TS: One of the good things about the state of the games industry right now is that it's incredibly easy to be original. I mean, if you released a game these days that didn't have any army guys in it, people would freak out. "Where did they get the idea to not use army guys? Are they taking drugs?" I think game makers underestimate the public when they assume they want to play the same game over and over. But it gives us a really good opportunity to stand out to the audience.

GS: Your team is a pretty qualified team, creatively. Can you tell us what your contribution has been on the product of late?

TS: I work with the lead designer, Erik Robson, to come up with the basic designs for the levels. I will have the setting and some basic gameplay elements, and then we'll have some ideas from Scott Campbell's or Peter Chan's concept art, and then Erik will take it all and sit in the back room and be all crabby for days and then come out with some genius gameplay thing that no one's ever done before, and then one of his world builders will flesh it out, and then the gameplay programmers will add ideas, and then I'll wander over five minutes before the whole thing is due and say, "Man this is awesome. Hey, I just got an idea. What if you had to be on stilts the whole level, and we add a giant termite monster?" And then I'll run.

I still write most of the dialogue. I had some help this time around from Erik Wolpaw from Old Man Murray. He wrote some very funny stuff for this game. Other than all that, I mostly provide creative direction. I review the work of our extremely talented team and make sure that each individual element is made so that when added to the other parts it all fits together. And when I don't have time to do that I just wander around randomly telling people to make things brighter, darker, or twice as fast; or sometimes I just frown and walk away. That usually works.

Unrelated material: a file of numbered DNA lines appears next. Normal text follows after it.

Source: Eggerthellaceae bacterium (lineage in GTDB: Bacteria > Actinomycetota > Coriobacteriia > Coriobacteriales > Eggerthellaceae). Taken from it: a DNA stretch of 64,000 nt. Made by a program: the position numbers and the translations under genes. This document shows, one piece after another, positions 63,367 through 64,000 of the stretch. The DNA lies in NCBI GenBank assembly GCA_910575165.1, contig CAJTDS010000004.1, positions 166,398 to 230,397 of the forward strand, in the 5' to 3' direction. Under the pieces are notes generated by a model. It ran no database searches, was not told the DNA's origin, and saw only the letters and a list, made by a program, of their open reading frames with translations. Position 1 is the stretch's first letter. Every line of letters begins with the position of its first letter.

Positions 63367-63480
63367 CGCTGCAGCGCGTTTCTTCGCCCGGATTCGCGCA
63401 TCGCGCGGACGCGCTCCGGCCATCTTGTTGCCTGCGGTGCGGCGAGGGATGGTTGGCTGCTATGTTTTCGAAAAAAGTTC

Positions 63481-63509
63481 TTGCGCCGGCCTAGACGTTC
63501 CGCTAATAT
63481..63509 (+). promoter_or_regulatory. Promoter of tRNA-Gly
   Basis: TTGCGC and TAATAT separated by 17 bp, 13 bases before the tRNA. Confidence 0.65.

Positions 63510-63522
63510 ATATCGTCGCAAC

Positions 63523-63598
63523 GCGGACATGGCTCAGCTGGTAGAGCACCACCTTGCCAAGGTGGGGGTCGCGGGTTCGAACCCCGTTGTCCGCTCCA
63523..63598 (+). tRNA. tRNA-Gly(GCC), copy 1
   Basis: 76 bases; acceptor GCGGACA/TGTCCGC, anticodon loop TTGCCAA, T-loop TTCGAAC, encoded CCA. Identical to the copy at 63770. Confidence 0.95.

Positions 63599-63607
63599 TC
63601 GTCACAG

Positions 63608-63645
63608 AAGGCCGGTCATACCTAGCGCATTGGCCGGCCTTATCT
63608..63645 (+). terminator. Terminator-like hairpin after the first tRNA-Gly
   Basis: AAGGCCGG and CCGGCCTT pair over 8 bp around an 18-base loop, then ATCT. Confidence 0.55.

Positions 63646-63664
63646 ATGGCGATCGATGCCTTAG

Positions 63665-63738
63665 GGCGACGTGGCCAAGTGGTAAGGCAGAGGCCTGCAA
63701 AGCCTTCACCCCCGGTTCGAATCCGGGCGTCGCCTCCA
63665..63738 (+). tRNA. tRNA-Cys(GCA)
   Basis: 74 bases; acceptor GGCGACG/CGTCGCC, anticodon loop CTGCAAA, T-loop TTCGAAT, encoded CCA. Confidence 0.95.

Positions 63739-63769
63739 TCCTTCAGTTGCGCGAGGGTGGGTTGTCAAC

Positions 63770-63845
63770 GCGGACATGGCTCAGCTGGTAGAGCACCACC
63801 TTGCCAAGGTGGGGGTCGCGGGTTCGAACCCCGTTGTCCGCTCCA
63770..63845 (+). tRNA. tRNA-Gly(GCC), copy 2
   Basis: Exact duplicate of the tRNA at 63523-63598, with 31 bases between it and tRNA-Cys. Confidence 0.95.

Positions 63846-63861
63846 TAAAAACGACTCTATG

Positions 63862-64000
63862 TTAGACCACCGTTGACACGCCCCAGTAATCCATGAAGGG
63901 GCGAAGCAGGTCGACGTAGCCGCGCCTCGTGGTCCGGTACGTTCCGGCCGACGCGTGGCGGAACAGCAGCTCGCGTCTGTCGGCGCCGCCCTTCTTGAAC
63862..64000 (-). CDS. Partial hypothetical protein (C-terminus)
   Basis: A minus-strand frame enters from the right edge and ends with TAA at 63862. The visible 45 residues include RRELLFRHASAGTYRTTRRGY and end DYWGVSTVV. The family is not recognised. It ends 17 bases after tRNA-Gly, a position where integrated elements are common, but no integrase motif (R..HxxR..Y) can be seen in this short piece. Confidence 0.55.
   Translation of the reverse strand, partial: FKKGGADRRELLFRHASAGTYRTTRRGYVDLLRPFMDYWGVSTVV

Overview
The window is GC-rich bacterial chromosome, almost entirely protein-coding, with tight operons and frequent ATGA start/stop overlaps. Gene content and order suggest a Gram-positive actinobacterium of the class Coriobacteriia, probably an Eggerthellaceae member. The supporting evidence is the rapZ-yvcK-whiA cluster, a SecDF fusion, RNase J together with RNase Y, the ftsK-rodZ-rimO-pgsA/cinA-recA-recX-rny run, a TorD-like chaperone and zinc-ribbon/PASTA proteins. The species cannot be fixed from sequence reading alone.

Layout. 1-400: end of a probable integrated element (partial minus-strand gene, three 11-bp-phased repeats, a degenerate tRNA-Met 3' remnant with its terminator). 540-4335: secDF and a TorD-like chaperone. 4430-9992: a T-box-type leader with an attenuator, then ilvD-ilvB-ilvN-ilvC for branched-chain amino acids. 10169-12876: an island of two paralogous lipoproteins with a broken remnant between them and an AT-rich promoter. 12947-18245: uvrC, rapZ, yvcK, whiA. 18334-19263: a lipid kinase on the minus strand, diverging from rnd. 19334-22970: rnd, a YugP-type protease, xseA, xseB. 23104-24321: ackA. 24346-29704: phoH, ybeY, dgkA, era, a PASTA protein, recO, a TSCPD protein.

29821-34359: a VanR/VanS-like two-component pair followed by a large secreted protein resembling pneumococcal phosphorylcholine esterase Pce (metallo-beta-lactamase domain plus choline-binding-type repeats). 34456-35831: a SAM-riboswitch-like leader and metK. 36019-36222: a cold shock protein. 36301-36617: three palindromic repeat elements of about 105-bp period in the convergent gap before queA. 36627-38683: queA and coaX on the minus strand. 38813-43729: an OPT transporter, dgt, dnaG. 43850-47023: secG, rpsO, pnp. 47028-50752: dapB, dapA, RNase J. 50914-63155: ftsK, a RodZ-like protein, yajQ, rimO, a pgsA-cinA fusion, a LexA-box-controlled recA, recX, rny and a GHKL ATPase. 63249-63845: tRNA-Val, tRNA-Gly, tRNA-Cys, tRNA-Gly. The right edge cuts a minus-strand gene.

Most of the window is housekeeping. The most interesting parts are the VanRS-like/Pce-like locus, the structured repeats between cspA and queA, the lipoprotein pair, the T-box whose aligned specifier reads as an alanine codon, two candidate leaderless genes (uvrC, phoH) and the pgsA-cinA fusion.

GS: Do the realities of the retail and distribution environment seep into the game development and creation process? Do you stay in touch with the sales charts, the trends, the chatter from the biz-dev guys and let such chatter affect your game?

TS: Yes and no. Man, what a dumb way to start off an answer. Anyway, you do have to keep track of player expectations. You should have an idea of where your game fits in with the other stuff that people are playing. If you think you've invented this amazing new thing, and it's actually been played out for five years, that's pretty embarrassing. The problem isn't in listening to trends and biz-dev. It comes from reacting to those things in a simplistic way. Like, "These two games set in the snow sold really well. So we need more snow games. I can't believe we are publishing games that aren't 90 percent snow! I've been yelling that we need to make more snow games for two years!" And so on. People often imitate the superficial aspects of a hit without really understanding why that game really resonated with players. And that's dumb. Those people are dumb, and I don't like them.

GS: What does it take to sell a crafted adventure game in today's all-Doom-all-the-time environment?